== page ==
Acquired wealth and the friendship wealth gap

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Excessive wealth is not the way to happiness.

However many times you hear this in your mind you think that things would be different for you. That you could probably handle it, and that you would not get as carries away as these clearly quite lost and unhappy people that you see all over the media.

Let me tell you a story

I would like to tell you about a story that I came across some time ago in the newspapers.

It is a story about a normal person who happened to win 200 000 dollars.

It is not an excessive amount of money, and before winning this she was educated, came from a normal middle class home, was married with 2 kids, and lived a pretty standard life.

She was really excited to win the money, but she didn’t really know what to do with it. However, she told her family and her friends, and the next day at work word had spread.

Everyone congratulated her and started asking what she intended to do with the money, and she truthfully said she hadn’t decided yet.

But then things got strange.

Her husband suddenly and out of nowhere wanted to buy a boat. Her kids had made lists of things they wanted. Her siblings had called her and told her that it would only “be fair” if they got 10 000 dollars each out of that money. And on top of that her co-workers and friends started asking her if they could borrow big sums of money.

Even the bank called her to set up a meeting to talk investments.

She finally decided to simply pay of the loan on her house and put the rest of the money on a normal bank account and leave it there until people forgot it existed, and then decide what to do with that money later.

I think she handled the situation quite well. However, that’s not why I decided to tell this story.

I wanted to highlight the way in which people around you change when you acquire a lot of money. And the takeaway from this story is not the question of if you could handle the money or the change in people’s behaviour due to the money, but rather

how your happiness would change due to all these changes.

Once you acquire a large sum of money, people seem to gravitate towards you in order to get a piece of it.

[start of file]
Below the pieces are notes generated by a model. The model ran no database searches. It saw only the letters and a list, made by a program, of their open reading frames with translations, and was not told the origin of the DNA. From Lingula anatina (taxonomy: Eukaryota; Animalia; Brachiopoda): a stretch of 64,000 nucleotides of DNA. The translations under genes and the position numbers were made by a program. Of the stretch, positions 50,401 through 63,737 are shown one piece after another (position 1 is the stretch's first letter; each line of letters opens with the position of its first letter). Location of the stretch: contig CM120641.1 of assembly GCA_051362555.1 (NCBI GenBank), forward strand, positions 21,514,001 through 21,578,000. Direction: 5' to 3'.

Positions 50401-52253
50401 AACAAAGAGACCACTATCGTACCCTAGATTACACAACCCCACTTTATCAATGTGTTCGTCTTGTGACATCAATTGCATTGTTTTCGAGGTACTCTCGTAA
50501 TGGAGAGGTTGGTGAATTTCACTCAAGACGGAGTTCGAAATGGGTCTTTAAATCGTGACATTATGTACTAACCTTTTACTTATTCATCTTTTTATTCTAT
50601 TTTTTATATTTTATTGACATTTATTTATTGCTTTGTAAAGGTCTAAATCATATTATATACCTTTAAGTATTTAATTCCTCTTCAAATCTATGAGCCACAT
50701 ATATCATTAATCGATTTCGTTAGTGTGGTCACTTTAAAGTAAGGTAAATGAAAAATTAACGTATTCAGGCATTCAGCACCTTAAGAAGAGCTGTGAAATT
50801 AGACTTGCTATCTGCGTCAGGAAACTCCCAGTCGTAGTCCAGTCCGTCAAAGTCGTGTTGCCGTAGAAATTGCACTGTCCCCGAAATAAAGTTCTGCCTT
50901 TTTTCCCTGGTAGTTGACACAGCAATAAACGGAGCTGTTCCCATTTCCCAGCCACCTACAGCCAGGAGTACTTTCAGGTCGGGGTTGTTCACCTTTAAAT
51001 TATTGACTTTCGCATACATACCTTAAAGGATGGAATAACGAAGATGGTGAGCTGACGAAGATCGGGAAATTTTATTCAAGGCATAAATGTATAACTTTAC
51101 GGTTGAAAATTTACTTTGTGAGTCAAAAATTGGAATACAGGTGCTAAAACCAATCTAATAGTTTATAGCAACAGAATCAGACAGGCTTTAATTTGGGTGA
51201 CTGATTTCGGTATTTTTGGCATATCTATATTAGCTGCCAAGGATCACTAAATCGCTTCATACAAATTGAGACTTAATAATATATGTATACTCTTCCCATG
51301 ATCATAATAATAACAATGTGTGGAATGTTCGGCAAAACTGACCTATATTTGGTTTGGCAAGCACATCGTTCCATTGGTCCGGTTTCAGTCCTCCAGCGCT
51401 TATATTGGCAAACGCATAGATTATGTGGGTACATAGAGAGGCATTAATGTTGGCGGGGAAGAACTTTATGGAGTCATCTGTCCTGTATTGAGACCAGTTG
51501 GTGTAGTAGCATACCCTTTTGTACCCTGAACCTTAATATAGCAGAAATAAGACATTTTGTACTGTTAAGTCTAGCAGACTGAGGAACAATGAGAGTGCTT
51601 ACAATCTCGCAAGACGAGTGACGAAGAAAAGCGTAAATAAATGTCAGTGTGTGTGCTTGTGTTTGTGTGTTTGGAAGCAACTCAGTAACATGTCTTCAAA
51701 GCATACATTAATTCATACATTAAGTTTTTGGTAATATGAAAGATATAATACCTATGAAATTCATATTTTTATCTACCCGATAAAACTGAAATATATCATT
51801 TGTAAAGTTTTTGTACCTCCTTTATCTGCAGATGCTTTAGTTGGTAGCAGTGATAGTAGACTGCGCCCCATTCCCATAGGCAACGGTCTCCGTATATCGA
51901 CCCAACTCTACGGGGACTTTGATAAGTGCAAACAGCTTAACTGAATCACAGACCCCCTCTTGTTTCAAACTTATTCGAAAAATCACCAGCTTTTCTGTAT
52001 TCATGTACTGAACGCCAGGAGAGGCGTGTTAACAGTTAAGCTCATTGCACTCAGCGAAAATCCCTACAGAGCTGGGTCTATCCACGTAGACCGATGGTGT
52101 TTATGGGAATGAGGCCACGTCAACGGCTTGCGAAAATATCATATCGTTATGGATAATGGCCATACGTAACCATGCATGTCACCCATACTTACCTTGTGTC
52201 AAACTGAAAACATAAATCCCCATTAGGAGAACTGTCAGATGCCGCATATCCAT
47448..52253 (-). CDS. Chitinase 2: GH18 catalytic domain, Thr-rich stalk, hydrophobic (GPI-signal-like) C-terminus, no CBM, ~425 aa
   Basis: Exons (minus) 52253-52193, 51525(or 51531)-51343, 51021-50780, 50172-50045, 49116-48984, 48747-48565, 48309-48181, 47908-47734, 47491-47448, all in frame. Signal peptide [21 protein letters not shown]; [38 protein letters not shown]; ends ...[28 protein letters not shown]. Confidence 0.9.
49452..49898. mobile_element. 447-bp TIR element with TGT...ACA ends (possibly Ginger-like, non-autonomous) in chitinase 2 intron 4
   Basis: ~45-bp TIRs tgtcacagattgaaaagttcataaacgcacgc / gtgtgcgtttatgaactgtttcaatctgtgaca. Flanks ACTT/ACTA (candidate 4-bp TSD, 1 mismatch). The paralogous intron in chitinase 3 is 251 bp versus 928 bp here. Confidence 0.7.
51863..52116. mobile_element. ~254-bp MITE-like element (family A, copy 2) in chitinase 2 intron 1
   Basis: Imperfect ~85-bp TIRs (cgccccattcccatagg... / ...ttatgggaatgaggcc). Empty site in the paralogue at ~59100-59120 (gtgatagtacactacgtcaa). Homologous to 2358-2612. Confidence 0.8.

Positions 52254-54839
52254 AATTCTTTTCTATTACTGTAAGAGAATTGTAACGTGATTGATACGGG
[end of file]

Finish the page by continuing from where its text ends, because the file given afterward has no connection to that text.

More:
In the story above, even her family tried to get a piece of that money.

So you find yourself in a situation where you either start conforming to everyone’s requests, or get the people around you upset. Some even need to change their circle of friends due to economic differences.

Also, you will experience the issue of you suddenly affording things you always wanted to be able to afford, but none of the people around you can afford the same.

My point is that acquiring wealth can be a barrier to friendships and relationships.

And therefore, indirectly, a barrier to your happiness.

The friendship wealth gap

Maybe by this time you are thinking, “well, if my best friend can’t afford going to the spa and I can, I will pay for her too”.

Yes, you can, and I would of course promote generosity. However, ask yourself this: how many times can you pay for your friend before your friend starts feeling like she is a charity case. Or she starts feeling like she is taking advantage of your resources?

She might also feel like if she keeps turning the offers down because of her own financial situation she becomes that boring “no, I can’t” friend just because she cant afford saying “yes” to all your awesome ideas.

Because, if your friend’s income makes it impossible for her to ever reciprocate your generous gestures, the gifts you are handing out will only emphasize the wealth gap between you two, and create a stain that might end up being impossible to bear.

Also, while you do want to spoil your friends, and rather pay for someone to come on that weekend with you than to have to go alone. You don’t want your generosity to be abused.

You might decide to pick an activity that both you and your friends can afford to avoid financially uncomfortable situations, but then you start feeling that you have to settle for things that are lower standard than you would have wanted.

Its easy to dismiss all of this and say that real friends don’t have such problems. But with so many conflicting emotions – pride, envy, embarrassment, sympathy, empathy – it is rarely as easy in real life as it seems in theory.

Have you ever experienced a friendship wealth gap? How did you cope, and what was the end result?

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If you want more info on how to manage a friendship wealth gap, I recommend THIS article. Also, check out this movie on money and friendship, staring Jennifer Aniston, from 2006.